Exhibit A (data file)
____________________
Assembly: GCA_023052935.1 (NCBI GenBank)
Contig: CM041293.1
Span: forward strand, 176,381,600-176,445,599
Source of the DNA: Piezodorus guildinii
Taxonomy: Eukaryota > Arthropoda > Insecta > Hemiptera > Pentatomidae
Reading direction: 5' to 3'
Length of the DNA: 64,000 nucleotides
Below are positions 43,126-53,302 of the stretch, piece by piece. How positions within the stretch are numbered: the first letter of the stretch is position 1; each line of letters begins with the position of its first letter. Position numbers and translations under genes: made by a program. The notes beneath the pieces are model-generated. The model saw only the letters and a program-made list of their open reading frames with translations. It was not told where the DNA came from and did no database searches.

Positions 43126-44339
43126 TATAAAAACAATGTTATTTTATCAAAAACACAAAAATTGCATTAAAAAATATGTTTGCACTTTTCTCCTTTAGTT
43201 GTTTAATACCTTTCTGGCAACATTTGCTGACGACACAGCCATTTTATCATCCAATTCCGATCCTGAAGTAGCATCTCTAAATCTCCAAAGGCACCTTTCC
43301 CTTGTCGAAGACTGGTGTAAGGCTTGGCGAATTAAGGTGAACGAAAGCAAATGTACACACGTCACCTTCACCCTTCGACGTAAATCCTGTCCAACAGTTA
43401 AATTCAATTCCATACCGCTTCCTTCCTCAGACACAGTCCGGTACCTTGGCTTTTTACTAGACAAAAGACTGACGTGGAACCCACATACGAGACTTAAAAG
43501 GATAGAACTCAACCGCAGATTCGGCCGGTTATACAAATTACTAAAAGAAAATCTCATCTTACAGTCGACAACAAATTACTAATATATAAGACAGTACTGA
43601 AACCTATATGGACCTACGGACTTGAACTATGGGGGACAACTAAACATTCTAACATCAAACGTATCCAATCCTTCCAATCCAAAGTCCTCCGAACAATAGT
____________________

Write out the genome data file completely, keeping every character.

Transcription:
Assembly: GCA_023052935.1 (NCBI GenBank)
Contig: CM041293.1
Span: forward strand, 176,381,600-176,445,599
Source of the DNA: Piezodorus guildinii
Taxonomy: Eukaryota > Arthropoda > Insecta > Hemiptera > Pentatomidae
Reading direction: 5' to 3'
Length of the DNA: 64,000 nucleotides
Below are positions 43,126-53,302 of the stretch, piece by piece. How positions within the stretch are numbered: the first letter of the stretch is position 1; each line of letters begins with the position of its first letter. Position numbers and translations under genes: made by a program. The notes beneath the pieces are model-generated. The model saw only the letters and a program-made list of their open reading frames with translations. It was not told where the DNA came from and did no database searches.

Positions 43126-44339
43126 TATAAAAACAATGTTATTTTATCAAAAACACAAAAATTGCATTAAAAAATATGTTTGCACTTTTCTCCTTTAGTT
43201 GTTTAATACCTTTCTGGCAACATTTGCTGACGACACAGCCATTTTATCATCCAATTCCGATCCTGAAGTAGCATCTCTAAATCTCCAAAGGCACCTTTCC
43301 CTTGTCGAAGACTGGTGTAAGGCTTGGCGAATTAAGGTGAACGAAAGCAAATGTACACACGTCACCTTCACCCTTCGACGTAAATCCTGTCCAACAGTTA
43401 AATTCAATTCCATACCGCTTCCTTCCTCAGACACAGTCCGGTACCTTGGCTTTTTACTAGACAAAAGACTGACGTGGAACCCACATACGAGACTTAAAAG
43501 GATAGAACTCAACCGCAGATTCGGCCGGTTATACAAATTACTAAAAGAAAATCTCATCTTACAGTCGACAACAAATTACTAATATATAAGACAGTACTGA
43601 AACCTATATGGACCTACGGACTTGAACTATGGGGGACAACTAAACATTCTAACATCAAACGTATCCAATCCTTCCAATCCAAAGTCCTCCGAACAATAGT